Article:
The Comprehensive Plan amendment that would transfer more than 1,000 acres west of Goose Creek from the Transition Policy Area to the Suburban Policy Area will get further review next month as the Board of Supervisors voted to send the amendment to a work session following their public hearing Thursday night.
The proposal was created by the Board of Supervisors Nov. 21, when they directed the Planning Commission to review an amendment in the same area as a pending rezoning application from the Lansdowne Development Group, known as Ridgewater Park, formally known as Creekside. The amendment covers the 736-acre Ridgewater Park site west of Goose Creek and a portion of Lower Sycolin Subarea, located just north of the Dulles Greenway and east of Leesburg.
If approved, the amendment would allow for residential development up to four units per acre and an increase in office, retail and business development. Included in the Ridgewater Park development would the new 500,000 square foot Inova L.I.F.E. center. The center was planned to create a setting for scientists and doctors to work together on developing new practices in the health care sciences, medical education and patient-care technology.
Under the proposed policy the minimum open space requirement in the area would drop from 70 percent of the total acreage to 30 percent in residential and 10 percent in business development. The designation of the Luck Stone Quarry, which is located in the northern section of the subarea, would remain unchanged.
WHILE SOME SUPERVISORS said they were confident in the type of development that the Lansdowne Development Group and its president Hobie Mitchell would create for the county, many were concerned about the ramifications of allowing increased development so close to a major reservoir.
"The issue before us is whether or not it is appropriate to change the policy in the transition area," Supervisor Jim Burton (I-Blue Ridge) said. "Not whether or not Mr. Mitchell would propose and build an excellent project, which I am sure he would."
Goose Creek provides drinking water not only for residents of Loudoun County, but for 45,000 residents of the City of Fairfax, project manager Marchant Schneider told the board. Schneider said county staff was concerned increased development would also increase sedimentation, chemical runoff and basic human and animal contamination.
"Approval of a suburban designation will lower the bar for justification of a suburban designation potentially within the Transition Policy Area," Schneider added.
THE IMPACT on the reservoir was also a main concern of residents and environmentalists who spoke at the Feb. 15 public hearing.
"Can we really take the risk to our drinking and the health of our children and our children's children?" Ashburn Farm-resident Cathy Dorman asked the board.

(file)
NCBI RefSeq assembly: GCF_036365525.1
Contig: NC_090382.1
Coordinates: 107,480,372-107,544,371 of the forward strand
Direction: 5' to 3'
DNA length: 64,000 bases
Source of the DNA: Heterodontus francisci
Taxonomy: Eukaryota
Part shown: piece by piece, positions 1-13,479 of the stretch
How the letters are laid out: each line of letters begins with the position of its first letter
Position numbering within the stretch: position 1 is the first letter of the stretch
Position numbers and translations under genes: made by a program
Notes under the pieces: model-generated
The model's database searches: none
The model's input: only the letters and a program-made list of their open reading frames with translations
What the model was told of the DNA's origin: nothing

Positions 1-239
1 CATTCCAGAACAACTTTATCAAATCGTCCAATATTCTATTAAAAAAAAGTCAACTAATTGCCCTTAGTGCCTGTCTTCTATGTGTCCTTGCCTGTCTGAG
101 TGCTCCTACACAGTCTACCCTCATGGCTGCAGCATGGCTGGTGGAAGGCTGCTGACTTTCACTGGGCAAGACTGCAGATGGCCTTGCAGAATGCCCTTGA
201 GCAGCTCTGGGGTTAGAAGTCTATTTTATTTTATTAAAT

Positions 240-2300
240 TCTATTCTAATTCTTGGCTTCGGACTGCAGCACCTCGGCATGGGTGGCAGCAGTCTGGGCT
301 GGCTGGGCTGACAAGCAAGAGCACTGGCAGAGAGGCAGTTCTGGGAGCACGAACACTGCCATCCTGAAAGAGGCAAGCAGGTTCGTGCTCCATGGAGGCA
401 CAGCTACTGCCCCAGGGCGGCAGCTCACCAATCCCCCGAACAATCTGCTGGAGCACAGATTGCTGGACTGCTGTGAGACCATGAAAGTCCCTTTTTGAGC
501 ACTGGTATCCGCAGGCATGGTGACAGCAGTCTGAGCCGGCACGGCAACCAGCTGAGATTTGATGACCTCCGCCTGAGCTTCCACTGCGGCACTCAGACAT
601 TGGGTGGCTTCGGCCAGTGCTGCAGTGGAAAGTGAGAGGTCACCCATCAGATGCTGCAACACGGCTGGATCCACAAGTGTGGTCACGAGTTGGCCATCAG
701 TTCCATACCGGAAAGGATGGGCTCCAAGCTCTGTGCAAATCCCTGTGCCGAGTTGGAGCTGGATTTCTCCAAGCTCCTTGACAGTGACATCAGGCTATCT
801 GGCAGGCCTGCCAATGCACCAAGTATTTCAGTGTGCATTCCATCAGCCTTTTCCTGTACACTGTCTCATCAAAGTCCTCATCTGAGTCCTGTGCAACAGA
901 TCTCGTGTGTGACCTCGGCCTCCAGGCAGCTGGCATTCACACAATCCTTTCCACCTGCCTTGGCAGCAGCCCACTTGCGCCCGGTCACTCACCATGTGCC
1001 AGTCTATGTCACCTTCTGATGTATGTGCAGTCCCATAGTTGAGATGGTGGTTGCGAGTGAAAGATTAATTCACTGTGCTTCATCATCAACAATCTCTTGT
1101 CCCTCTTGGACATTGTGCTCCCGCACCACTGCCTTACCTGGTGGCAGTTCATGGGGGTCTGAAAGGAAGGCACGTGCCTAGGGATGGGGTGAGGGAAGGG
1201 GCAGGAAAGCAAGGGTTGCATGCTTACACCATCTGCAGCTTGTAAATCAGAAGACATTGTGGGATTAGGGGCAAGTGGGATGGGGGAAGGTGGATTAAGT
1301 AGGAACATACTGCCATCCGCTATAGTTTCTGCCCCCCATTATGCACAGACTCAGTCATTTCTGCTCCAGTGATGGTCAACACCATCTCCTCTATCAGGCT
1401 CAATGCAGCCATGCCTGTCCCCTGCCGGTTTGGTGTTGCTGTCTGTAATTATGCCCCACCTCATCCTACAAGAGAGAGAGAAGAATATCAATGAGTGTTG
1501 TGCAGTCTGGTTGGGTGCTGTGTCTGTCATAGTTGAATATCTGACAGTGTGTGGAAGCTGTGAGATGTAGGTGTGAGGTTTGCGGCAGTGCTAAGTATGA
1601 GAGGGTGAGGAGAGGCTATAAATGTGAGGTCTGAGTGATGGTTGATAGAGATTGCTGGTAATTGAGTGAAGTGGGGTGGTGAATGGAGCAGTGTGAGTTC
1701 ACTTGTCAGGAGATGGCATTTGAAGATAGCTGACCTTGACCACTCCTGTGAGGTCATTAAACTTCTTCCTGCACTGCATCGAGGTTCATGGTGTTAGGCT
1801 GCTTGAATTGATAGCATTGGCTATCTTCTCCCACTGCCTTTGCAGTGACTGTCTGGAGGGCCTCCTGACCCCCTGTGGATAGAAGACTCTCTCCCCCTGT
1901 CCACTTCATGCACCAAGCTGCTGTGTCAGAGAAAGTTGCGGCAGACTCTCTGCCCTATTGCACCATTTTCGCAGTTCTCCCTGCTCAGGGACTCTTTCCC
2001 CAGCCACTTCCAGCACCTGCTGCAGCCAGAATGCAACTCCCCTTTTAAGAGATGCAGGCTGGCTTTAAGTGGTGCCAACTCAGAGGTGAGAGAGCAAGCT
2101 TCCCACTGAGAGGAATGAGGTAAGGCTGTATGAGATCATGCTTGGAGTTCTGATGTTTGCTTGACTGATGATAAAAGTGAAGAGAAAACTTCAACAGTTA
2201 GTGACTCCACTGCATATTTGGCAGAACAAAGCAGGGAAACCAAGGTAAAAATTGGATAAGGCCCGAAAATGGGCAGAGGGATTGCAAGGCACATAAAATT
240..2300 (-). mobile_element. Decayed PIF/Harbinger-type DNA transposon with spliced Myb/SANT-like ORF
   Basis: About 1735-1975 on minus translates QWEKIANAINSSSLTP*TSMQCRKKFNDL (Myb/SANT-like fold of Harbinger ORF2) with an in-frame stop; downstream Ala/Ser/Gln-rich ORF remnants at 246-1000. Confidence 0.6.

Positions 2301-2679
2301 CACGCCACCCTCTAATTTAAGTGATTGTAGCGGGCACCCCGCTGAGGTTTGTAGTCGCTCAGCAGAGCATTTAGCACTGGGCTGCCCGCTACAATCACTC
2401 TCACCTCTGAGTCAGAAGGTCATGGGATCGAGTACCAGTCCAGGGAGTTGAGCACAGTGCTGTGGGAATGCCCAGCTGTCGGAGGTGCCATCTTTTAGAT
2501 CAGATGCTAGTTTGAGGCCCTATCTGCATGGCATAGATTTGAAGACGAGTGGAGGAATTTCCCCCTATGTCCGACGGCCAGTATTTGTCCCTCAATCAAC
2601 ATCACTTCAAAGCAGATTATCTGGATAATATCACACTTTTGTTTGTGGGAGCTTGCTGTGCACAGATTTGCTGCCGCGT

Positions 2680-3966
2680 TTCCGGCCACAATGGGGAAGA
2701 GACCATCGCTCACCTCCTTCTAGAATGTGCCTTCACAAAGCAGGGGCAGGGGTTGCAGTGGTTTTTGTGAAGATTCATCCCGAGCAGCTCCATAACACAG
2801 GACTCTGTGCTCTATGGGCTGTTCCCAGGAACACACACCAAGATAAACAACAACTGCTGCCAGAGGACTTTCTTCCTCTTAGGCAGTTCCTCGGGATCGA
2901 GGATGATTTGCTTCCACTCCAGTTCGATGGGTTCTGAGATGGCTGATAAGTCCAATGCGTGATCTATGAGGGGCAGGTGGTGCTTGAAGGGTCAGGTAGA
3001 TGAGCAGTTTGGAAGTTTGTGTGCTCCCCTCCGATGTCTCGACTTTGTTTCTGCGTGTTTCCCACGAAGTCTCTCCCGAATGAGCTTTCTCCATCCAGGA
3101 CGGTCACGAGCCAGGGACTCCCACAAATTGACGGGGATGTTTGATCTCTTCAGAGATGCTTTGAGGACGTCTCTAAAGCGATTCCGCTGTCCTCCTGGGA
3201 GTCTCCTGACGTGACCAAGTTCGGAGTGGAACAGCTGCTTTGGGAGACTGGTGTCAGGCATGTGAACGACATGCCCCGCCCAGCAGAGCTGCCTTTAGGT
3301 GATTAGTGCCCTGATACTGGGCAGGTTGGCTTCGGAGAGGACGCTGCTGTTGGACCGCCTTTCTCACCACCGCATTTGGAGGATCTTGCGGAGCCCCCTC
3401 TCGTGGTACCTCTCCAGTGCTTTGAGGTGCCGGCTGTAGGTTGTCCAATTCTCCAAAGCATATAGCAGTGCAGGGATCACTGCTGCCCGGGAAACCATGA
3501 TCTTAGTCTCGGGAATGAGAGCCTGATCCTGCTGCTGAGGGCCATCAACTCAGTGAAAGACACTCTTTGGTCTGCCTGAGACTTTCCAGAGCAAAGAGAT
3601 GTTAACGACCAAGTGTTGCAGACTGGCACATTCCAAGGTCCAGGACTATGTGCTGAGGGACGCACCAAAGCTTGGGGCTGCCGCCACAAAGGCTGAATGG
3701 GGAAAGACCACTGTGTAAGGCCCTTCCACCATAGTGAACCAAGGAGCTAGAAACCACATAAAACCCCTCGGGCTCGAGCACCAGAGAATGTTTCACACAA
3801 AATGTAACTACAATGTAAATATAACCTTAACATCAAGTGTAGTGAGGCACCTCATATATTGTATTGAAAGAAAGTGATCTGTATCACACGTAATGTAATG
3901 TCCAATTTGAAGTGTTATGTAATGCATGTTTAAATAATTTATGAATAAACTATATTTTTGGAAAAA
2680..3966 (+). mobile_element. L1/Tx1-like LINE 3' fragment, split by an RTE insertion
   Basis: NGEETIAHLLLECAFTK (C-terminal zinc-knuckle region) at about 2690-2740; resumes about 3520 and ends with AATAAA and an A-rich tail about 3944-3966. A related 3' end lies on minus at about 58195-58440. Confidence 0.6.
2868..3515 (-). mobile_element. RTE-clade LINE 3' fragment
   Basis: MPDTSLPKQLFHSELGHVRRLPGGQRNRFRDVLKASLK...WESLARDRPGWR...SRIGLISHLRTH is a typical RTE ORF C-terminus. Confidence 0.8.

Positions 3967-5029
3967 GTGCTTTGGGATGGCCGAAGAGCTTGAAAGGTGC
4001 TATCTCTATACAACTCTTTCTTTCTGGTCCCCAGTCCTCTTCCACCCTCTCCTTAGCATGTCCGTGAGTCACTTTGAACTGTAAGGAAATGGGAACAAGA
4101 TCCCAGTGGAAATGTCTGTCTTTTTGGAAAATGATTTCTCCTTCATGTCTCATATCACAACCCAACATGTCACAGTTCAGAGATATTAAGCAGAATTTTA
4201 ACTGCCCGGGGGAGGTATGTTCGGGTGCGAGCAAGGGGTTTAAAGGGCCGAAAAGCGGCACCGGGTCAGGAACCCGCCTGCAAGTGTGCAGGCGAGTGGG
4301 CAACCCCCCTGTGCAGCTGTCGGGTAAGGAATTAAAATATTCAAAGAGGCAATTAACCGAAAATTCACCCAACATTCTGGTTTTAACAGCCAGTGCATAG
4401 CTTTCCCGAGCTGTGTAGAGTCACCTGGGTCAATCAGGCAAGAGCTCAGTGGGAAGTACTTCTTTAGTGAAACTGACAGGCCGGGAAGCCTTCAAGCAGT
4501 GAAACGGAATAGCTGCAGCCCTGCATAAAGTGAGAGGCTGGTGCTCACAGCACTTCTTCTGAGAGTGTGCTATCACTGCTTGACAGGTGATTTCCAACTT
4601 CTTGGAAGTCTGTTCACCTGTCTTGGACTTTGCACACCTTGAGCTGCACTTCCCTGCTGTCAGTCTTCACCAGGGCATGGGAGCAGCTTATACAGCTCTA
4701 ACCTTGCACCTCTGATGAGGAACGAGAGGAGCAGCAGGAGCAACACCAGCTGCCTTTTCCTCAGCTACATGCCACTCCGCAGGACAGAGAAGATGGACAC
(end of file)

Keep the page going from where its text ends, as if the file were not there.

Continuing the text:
Brooks Cressman, conservation chair of the Virginia Chap of Sierra Club, said that the organization's Loudoun and Fairfax members oppose the amendment because it threatens a critical supply of clean drinking water, impacts the Chesapeake Bay water quality and because of its impact on local traffic congestion and therefore air quality.
However, Michael Rolband, president of Wetlands Studies and Solutions, Inc, a Northern Virginia consulting firm, said that the impact on the reservoir would not be a large as some might think.
"One of the things we worried about was water protection with the Goose Creek reservoir," he said. "This plan provides buffers to the Goose Creek reservoir of over 500 feet. The required buffer is 300 feet. This buffer would filter the sediment load and reduce the effect."
ONE OF THE ISSUES that most concerned the board was the lack of studies included with the application. Supervisor Sally Kurtz (D-Catoctin), the representative of the district where the development would be located, said she wanted to see not only environmental studies, but studies on the fiscal impact, transportation impact and the public need.
"Loudoun County's citizens, towns and existing corporate entities need to know that the county will stand by its plans or give deliberate, reasoned, logical reasons why there needs to be a significant change," she said.
Kurtz made a motion to leave the current land use policies in place, but Supervisor Mick Staton (R-Sugarland Run) made a substitute motion to send the proposal to a March work session. Supervisor Lori Waters (R-Broad Run) said she believed any work on the amendment should be postponed until April, to allow the board the opportunity to focus on the county's budget.
"There are a lot of questions that I have that do not have answers because the studies have not been done," she said.
With Chairman Scott K. York (I-At large) absent for the hearing, there was not a majority to either support or deny the Comprehensive Plan amendment. While Supervisor Bruce E. Tulloch (R-Potomac) joined Waters, Burton and Kurtz in his opposition to the project, saying he could not "embrace the development in this area at this time," he voted to send the project to the March work session.
The board will meet to discuss the Comprehensive Plan amendment March 7, at 6:30 p.m. at the county government center in Leesburg.